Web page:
Be Bold. Be Great. Be Timeless.

About Mike McNamara:

Mike has held C-Suite, Executive and Senior Sales, Marketing, Business Development, and General Management roles with Equifax, Cox Enterprises, WW Grainger, and Federal-Mogul Corporation. Mike has led sales, service and operations organizations of over 1,500 associates and accountable for P&L responsibility in excess of $250M.

Dedicated to giving back, Mike formed The MBAR Group in 2009 with the sole intent of providing pro bono career and business consulting services to the underprivileged and underserved. Today as founder and CEO of TalentBlvd, he coaches a number of high profile business and media personalities as well as holding advisory board positions guiding a number of multimedia and small business startups.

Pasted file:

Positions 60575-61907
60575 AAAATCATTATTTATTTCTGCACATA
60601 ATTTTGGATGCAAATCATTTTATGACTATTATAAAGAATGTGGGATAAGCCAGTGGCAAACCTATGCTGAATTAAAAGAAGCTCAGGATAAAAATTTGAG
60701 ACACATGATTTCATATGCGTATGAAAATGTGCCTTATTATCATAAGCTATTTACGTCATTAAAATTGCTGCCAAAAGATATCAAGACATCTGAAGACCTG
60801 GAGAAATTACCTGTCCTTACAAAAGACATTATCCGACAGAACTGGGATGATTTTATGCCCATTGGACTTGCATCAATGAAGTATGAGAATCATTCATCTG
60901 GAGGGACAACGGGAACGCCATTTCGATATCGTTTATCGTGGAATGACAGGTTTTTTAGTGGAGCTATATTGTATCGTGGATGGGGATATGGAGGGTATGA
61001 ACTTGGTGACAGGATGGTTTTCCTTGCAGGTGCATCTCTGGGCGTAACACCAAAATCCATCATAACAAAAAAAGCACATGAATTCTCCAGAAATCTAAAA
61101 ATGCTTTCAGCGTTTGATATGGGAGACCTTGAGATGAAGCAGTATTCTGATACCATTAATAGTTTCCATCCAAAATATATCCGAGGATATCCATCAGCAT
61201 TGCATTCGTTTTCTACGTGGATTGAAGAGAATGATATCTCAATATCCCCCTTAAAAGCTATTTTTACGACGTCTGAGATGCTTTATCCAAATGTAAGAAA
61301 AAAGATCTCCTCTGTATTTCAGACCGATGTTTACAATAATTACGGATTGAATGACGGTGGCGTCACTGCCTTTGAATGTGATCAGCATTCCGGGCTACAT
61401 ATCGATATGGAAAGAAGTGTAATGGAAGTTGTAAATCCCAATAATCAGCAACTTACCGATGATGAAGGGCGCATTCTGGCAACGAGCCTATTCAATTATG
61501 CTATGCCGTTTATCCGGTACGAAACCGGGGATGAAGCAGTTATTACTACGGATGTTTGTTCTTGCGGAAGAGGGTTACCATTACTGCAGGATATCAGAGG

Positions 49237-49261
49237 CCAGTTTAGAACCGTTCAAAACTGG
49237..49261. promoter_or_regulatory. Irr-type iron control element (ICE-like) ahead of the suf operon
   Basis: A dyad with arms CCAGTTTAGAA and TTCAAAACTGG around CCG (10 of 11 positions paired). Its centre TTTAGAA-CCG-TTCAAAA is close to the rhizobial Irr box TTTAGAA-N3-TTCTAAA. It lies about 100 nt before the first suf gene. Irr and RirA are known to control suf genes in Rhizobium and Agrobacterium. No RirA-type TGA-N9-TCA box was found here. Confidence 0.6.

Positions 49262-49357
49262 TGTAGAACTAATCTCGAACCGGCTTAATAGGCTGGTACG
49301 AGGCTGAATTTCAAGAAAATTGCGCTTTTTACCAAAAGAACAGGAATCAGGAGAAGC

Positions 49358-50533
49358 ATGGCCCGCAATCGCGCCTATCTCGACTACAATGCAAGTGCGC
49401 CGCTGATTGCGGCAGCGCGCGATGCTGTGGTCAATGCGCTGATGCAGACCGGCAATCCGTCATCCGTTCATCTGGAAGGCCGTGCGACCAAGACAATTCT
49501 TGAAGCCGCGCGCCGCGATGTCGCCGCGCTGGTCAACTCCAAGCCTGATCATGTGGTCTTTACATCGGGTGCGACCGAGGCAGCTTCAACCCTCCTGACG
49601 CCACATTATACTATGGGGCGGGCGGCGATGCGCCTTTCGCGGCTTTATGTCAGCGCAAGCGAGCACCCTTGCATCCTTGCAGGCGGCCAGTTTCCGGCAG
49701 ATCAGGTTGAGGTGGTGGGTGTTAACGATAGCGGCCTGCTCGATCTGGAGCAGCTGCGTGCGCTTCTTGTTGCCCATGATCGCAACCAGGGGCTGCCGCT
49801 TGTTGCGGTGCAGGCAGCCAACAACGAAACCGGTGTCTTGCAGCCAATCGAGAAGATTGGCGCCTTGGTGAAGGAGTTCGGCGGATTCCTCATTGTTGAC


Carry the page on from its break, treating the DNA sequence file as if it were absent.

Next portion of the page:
Mike earned his MBA from the Kellogg School of Management, Northwestern University and holds a Bachelor of Science degree from Michigan State University. He is a past chapter President of the American Marketing Association. Mike and family split time between their adopted state of Missouri and family home in NW Michigan where their philanthropic causes include The Kingdom House – St Louis, BACN in Benzonia, MI., and Samaritan’s Purse, Boone NC.